Thanks for always adding your thoughtful comments to the conversation. Means a lot. Have a wonderful day!

Heidi Thorne (author) from Chicago Area on July 27, 2021:

Pamela, like you, even though I am not in some businesses anymore, I still enjoy reading about them even years later. Thank you for your support, as always, and have a lovely day!

Heidi Thorne (author) from Chicago Area on July 27, 2021:

Hi Thelma! Glad you found it helpful, and that my writing speaks to you. Thanks for stopping by and have a wonderful day!

Heidi Thorne (author) from Chicago Area on July 27, 2021:

Thanks for the kinds works, Peggy! Glad you find them informative and helpful. Have a beautiful day!

Donna Herron from USA on July 27, 2021:

Hi Heidi - Thanks for explaining these different sales sites and the analytics they offer (or don't offer) to help understand traffic. This article is helpful for any type of writer, artist, or creator. I'm only familiar with etsy and ebay. They might not drive buyers to your listing, but I think both sites have very good search engines to help buyers find your product when they are specifically looking for an particular type of item.

Mary Norton from Ontario, Canada on July 27, 2021:

As usual, your advise is based on experience and is truly realistic. I observe the same having used Etsy.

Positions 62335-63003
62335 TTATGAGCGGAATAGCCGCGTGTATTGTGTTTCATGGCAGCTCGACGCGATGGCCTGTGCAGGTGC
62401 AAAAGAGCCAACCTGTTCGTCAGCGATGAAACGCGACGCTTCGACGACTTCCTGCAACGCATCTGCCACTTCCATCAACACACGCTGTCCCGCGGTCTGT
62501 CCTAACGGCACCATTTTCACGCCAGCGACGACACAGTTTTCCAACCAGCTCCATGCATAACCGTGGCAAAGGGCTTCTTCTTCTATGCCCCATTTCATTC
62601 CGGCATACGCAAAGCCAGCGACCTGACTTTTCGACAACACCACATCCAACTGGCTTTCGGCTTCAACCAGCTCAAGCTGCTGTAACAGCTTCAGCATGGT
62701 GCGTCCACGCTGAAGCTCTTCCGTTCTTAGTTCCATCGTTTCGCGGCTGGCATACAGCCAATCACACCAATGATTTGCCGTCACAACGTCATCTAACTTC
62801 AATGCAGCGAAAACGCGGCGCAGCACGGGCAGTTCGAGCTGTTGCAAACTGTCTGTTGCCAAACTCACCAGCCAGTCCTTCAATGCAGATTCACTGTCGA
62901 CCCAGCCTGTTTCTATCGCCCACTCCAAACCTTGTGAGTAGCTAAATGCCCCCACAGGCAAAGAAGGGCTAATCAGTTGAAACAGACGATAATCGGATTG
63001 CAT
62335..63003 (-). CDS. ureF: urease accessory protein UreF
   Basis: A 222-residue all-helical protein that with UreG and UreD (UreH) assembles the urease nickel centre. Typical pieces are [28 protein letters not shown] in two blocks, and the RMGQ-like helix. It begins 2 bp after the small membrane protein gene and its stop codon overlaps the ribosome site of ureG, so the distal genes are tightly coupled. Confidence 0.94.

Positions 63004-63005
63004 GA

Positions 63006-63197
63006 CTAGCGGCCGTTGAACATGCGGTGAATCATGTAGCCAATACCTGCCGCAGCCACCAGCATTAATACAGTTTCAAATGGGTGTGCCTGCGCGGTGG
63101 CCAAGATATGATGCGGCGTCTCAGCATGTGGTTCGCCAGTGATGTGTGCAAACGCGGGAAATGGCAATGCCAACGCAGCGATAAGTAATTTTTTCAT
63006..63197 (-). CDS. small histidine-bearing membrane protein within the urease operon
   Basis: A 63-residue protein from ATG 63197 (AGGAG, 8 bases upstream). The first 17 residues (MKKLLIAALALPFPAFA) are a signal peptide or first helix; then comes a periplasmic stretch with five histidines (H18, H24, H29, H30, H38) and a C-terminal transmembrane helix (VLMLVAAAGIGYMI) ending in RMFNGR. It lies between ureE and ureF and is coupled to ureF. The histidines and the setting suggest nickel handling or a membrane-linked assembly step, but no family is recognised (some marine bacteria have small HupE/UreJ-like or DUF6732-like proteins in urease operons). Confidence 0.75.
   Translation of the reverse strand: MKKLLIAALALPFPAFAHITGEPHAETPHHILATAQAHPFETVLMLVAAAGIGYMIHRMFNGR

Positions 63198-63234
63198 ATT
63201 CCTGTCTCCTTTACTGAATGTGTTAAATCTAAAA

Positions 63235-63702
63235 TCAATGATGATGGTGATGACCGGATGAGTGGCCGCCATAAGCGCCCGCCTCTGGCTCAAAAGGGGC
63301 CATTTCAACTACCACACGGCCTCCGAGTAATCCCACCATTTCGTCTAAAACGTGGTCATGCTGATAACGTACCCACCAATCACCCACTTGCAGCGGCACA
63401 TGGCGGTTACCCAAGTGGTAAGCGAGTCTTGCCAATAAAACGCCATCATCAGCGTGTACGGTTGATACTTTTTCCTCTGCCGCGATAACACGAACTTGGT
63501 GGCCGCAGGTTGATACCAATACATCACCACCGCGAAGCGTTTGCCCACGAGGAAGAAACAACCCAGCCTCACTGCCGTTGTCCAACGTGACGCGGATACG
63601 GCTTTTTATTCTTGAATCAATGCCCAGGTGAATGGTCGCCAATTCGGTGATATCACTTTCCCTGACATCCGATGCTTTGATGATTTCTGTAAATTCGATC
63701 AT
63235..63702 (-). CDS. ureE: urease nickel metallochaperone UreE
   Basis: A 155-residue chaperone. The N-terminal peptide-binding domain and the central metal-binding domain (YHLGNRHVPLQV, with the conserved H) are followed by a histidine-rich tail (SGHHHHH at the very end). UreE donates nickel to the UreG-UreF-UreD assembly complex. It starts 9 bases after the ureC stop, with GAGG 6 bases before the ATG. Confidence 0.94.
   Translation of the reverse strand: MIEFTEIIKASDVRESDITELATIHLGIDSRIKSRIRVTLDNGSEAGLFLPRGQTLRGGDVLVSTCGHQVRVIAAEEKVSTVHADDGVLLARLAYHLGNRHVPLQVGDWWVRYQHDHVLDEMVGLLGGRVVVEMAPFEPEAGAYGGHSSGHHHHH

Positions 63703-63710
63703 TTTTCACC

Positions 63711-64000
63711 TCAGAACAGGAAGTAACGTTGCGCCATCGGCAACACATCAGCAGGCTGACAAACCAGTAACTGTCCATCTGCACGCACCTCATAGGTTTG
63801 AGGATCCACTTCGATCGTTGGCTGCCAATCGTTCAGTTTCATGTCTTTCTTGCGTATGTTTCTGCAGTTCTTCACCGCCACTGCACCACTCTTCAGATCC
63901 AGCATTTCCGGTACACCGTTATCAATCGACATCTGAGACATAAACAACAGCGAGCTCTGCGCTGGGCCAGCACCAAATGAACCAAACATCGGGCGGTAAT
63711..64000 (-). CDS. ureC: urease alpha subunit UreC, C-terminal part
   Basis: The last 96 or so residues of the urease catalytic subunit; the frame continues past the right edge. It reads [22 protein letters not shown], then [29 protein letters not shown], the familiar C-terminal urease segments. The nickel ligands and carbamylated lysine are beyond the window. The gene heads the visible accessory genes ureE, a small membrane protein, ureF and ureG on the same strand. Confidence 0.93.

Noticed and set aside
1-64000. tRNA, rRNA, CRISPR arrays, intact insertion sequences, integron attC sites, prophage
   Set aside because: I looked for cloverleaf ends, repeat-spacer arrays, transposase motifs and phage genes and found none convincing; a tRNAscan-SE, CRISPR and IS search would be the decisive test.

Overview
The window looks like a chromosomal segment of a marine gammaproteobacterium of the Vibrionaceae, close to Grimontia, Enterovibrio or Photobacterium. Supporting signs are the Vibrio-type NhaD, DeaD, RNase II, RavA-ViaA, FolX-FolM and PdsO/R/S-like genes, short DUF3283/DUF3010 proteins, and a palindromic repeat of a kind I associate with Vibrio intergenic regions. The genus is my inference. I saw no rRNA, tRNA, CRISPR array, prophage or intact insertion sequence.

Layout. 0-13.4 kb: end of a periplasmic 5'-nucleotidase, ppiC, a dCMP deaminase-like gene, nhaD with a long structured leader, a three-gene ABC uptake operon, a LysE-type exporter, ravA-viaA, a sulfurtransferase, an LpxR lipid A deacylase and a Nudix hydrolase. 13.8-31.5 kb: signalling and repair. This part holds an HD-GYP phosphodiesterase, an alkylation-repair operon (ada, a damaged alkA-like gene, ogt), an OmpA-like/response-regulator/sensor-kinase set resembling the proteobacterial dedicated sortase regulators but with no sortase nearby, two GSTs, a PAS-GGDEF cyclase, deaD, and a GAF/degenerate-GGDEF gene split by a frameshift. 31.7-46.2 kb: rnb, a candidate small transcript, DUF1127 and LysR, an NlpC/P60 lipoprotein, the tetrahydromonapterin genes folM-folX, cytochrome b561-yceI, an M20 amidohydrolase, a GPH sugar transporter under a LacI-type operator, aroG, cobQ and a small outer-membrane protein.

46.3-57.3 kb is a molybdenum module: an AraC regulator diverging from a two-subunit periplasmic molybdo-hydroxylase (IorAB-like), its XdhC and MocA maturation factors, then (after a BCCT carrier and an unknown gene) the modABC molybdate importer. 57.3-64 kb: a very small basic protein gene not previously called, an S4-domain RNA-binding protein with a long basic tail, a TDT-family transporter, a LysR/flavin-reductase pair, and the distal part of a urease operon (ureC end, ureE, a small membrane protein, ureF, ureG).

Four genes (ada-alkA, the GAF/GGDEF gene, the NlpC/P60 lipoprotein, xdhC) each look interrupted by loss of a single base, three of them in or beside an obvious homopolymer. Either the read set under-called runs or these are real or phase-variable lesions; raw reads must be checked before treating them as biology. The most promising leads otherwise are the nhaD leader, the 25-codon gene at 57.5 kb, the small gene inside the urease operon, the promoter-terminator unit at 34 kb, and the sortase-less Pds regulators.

Bill Holland from Olympia, WA on July 26, 2021:

Is this a thing? LOL Never heard of it. Well that's great, I guess. Whatever floats your boat, right? During tough times, people certainly do get creative.

Happy Monday, my friend!

FlourishAnyway from USA on July 26, 2021:

Too many people double down on an expensive strategy that isn't working for them rather than reassess and revise. You give a good personal example with Amazon ads. Some of these creative sites (and there are so many) make it so easy to create printed works that I doubt that even the most industrious and well funded individual could replicate what they offer. It beats the old days of offering up your stuff at craft fairs and church bazaars.

Pamela Oglesby from Sunny Florida on July 26, 2021:

I always enjoy reading your articles, Heidi, as they are full of such good advice. I am not in any business but I enjoy learning about publishing and business. Thanks for another excellent article.

Thelma Raker Coffone from Blue Ridge Mountains, USA on July 25, 2021:

Very informative and helpful article. Love your writing style!

Peggy Woods from Houston, Texas on July 25, 2021:

Hi Heidi,

You offer so much good information with an experienced background on almost everything you write. Thanks for continuing to offer such good free advice.